Microsoft is scheduled to meet with EU officials next week in a hearing regarding its proposed $68.7 billion acquisition of Activision Blizzard, which is facing antitrust concerns and opposition from rival gaming companies, according to Reuters.
The deal announced early in 20232, would make Microsoft the third-largest gaming company by revenue and would give it control over popular franchises such as Call of Duty, Warcraft, Overwatch and Candy Crush. The European Commission opened an investigation into the deal in November 2022, citing concerns about reduced competition and innovation in the gaming industry.
Microsoft Requests EU Hearing
Microsoft has requested the hearing with EU regulators to present arguments in favor of the deal. The hearing, scheduled for February 21, 2023, will be attended by representatives from Microsoft, Activision Blizzard, and other interested parties such as competitors and consumer groups. The Commission has until April 5, 2023, to decide whether to approve the deal with or without conditions or to block it altogether.
The Microsoft-Activision deal would be one of the largest tech mergers ever and reflects Microsoft's ambition to expand its gaming business and compete with rivals such as Sony, Nintendo, and Google. Gaming is a fast-growing and lucrative sector that has boomed during the pandemic. The pending acquisition raises questions about Microsoft's dominance in other areas such as cloud computing, artificial intelligence, and social media, as Microsoft owns LinkedIn, GitHub, and Skype among other platforms.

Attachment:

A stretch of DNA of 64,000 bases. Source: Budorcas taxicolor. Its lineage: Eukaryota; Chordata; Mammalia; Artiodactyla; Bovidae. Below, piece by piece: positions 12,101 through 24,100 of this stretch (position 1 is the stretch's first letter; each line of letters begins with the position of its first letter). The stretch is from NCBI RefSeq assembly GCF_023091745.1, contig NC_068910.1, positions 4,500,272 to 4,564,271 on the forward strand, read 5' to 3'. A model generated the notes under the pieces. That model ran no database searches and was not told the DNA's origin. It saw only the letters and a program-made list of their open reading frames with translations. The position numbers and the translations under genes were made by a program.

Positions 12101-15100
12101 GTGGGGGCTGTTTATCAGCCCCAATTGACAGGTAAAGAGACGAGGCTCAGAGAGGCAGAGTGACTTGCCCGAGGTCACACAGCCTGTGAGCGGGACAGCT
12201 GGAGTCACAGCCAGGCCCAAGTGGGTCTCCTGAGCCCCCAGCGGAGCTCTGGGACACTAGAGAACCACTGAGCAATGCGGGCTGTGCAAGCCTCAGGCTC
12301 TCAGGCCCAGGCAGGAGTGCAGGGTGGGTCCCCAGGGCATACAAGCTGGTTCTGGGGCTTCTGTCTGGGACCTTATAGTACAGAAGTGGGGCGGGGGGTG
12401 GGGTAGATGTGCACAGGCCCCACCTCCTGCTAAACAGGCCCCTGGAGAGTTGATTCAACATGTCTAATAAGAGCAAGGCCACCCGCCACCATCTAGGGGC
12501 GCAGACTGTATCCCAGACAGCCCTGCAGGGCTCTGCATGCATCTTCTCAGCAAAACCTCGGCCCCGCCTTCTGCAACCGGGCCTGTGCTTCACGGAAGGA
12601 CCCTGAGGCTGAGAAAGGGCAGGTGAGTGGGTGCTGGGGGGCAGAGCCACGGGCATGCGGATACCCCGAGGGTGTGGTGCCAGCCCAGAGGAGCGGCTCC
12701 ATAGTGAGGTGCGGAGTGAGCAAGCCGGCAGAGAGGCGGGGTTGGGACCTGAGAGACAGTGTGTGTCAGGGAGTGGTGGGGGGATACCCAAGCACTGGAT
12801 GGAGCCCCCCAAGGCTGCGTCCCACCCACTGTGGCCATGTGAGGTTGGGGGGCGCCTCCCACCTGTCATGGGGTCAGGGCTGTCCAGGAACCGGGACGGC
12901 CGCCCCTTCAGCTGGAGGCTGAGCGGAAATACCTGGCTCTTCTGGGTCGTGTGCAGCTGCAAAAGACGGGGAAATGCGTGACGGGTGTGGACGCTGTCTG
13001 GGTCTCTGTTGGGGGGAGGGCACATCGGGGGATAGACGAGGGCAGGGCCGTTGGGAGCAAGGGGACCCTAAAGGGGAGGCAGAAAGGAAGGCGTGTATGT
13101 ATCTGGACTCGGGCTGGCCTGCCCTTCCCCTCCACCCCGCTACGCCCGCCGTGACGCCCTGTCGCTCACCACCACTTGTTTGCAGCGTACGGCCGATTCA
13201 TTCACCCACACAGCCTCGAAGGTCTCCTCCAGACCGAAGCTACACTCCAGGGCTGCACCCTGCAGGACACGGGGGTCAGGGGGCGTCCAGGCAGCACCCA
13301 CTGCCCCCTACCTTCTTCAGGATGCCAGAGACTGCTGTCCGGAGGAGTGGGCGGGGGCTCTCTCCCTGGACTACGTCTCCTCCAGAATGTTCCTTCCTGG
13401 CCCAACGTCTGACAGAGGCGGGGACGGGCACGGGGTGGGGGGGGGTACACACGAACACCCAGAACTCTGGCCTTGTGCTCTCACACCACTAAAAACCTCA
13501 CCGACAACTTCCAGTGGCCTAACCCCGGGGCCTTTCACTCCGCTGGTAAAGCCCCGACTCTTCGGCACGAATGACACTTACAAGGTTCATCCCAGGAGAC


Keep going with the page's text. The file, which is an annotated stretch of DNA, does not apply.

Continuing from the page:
EU Regulators vs. Big Tech
The EU has been at the forefront of regulating big tech companies for antitrust violations. It has imposed billions of euros in fines on Google for abusing its market power in online advertising and shopping comparison services. It has also launched probes into Amazon's use of data from third-party sellers and Apple's App Store practices.
Microsoft said it believes that “the combination of our two companies will bring more fun for everyone” and that it is “committed to making gaming more accessible for people everywhere”. Activision Blizzard said it welcomes “the opportunity to share our perspective with regulators on why this combination will be good for gamers” and that it remains “confident that we will receive regulatory approvals”.
The European Commission said it has “serious doubts” that the deal would comply with EU merger rules because “the merged entity would have a very high market share” in several segments of gaming such as first-person shooter games (FPS) or massively multiplayer online role-playing games (MMORPG).
Concerns by Competitors
Some rival gaming companies such as Electronic Arts (EA), Ubisoft, and Take-Two Interactive have reportedly expressed concerns about the deal's impact on competition. They fear that Microsoft could use its cloud platform Azure or its subscription service Xbox Game Pass to favor Activision Blizzard's games over theirs.
The hearing next week will be an opportunity for Microsoft to convince EU regulators that its acquisition of Activision Blizzard will not harm competition or consumers. However, the hearing is not binding on either side and does not guarantee a positive outcome for Microsoft. The Commission could still decide to block the deal or impose remedies such as divesting some assets or granting access to competitors. Microsoft could also appeal any negative decision by the Commission to the EU courts, but this process could take years and delay the completion of the deal.
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